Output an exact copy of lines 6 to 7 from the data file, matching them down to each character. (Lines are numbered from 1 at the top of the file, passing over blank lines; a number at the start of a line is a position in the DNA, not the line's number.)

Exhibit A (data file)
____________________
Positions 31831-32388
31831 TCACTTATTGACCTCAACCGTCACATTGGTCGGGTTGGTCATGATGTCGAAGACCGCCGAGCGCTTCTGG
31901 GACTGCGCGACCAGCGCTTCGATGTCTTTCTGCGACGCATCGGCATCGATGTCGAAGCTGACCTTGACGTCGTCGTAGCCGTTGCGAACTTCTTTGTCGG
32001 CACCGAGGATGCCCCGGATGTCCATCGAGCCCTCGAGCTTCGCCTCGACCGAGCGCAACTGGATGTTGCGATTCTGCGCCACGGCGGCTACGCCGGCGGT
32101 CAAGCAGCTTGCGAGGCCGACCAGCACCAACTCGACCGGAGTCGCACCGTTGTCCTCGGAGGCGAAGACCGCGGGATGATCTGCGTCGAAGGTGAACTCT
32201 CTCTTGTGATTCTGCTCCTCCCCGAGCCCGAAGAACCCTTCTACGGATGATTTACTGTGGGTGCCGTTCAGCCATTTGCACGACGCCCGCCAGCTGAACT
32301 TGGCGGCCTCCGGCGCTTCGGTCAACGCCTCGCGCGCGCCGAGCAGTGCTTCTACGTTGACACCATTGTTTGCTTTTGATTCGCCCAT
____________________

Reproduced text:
32201 CTCTTGTGATTCTGCTCCTCCCCGAGCCCGAAGAACCCTTCTACGGATGATTTACTGTGGGTGCCGTTCAGCCATTTGCACGACGCCCGCCAGCTGAACT
32301 TGGCGGCCTCCGGCGCTTCGGTCAACGCCTCGCGCGCGCCGAGCAGTGCTTCTACGTTGACACCATTGTTTGCTTTTGATTCGCCCAT